The Cover for LIGHT YEARS FROM HOME Is Out of This World - Nerdist
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The Cover for LIGHT YEARS FROM HOME Is Out of This World

Most families experience drama from time to time. But aliens don’t usually play a part in said drama. That is not the case in Mike Chen’s Light Years from Home. The upcoming novel combines space opera vibes with family feelings. Fifteen years ago, Jakob Shao and his father disappeared during a family camping trip. The father returned just a few days later talking about alien abductions, but Jakob remained missing. And Jakob’s two sisters, Kass and Evie, handled Jakob’s disappearance in drastically different ways. But then… Jakob suddenly returns. He’s different and he’s talking about an intergalactic war. You know, very normal things.

That all sounds like quite a ride with plenty of complex family issues to untangle. And Nerdist is thrilled to reveal the Light Years from Home cover, as well as an excerpt from the book.

Light Years from Home book cover features a silhouette walking on a rainbow-hued road leading to a house

HarperCollins

Space. A home. Returning to that home via an unfamiliar path. That’s what the cover says to me.

But let’s dig in deeper. The below excerpt from Light Years from Home‘s third chapter gives an overview of what happened the night Jakob and his father went missing. It also hints at the complex character dynamics typical of Chen’s books.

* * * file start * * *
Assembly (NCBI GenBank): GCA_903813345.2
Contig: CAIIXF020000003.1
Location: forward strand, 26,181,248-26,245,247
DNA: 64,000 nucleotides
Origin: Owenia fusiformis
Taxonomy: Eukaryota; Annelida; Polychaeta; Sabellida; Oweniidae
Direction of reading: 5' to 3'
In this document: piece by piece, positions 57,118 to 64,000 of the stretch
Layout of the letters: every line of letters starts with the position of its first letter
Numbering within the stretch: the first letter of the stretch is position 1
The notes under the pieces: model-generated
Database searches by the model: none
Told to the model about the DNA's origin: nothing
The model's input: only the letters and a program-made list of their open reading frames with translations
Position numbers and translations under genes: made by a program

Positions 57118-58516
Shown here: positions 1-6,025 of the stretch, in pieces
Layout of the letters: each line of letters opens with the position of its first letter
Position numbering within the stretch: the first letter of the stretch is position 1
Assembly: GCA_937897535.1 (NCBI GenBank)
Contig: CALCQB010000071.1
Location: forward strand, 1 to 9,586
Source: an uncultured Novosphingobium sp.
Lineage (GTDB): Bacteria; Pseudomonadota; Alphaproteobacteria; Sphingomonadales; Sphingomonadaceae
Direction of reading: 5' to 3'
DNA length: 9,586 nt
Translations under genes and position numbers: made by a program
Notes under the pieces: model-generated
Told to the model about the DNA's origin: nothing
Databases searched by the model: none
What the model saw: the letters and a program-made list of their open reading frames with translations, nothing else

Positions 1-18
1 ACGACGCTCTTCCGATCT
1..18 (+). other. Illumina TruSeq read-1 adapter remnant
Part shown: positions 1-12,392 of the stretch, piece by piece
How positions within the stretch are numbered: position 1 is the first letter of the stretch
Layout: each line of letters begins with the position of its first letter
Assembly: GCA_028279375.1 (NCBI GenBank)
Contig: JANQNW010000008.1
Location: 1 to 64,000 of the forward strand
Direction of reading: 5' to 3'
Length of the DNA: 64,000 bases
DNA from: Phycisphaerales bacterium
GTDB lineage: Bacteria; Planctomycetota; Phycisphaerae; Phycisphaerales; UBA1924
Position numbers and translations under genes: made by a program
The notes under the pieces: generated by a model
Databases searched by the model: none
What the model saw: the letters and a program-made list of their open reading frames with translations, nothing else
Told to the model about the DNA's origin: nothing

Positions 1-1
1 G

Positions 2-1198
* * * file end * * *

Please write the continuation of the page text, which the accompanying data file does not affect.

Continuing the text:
Chapter 3

Kass

 Kass tried to hide her sigh as Mom repeated the words for a third, then fourth time. Because she knew Mom wouldn’t put her through this if she could help it.

“It moved,” Mom insisted, pointing in the general direction of the dresser under the window. Kass didn’t need specifics to know what Mom referred to. She looked over to the object nestled between a dusty wooden jewelry box, stack of yellowing paperback novels, and Bluetooth speaker that somehow Mom managed to unpair without even trying.

Mom meant the closest thing to a Shao family heirloom: a small, seemingly innocent tube-shaped object.

An heirloom or family curse.

Kass’s entire jaw clenched, the pressure building up to an intensity that she had to consciously let go. The last thing she had was the time or energy to deal with a cracked tooth. Maybe Mom’s failing memory could work to her advantage, allowing Kass to sneak out for a quick smoke break. Five minutes away was usually all it took to reset Mom.

No. How dare she. How dare she even think something that cruel.

The Shao family, once a model nuclear unit in tech-driven Silicon Valley, now whittled down to this. And this was something she would hold onto. Not exploit.

Compassion, she reminded herself. The last three years or so had worn out Kass, so much so that she’d recently brought in hired help in the form of a caregiver named Lucy. And of course Mom didn’t want that, not even when Kass and Lucy framed it as needing help to get through Kass’s workday in a home office. Kass looked over Mom, unable to tell if her eyes were the sharp eyes of the quiet-but-fierce woman who’d raised her or the lost stare of someone whose dementia symptoms got exponentially worse over time.

That was the problem with Mom. None of the Shao kids could ever tell what she was thinking until she opened her mouth. Years ago, Mom explained that her quiet exterior worked to an advantage in an industry filled with loudmouths. But now it just put her family—her whole, only family—in limbo.

The clock read 11:43. Or about an hour and forty three minutes later than Mom’s usual bedtime. The onset of dementia made many things unpredictable, but at least administering medications at set times created a rhythm with sleep schedules. Except for tonight. Lucy’s early departure had affected her, and despite being surprisingly lucid for most of the evening, the divergence threw Mom off, causing a ripple effect that pushed her mood further and further off the rails until now they were debating something wholly impossible.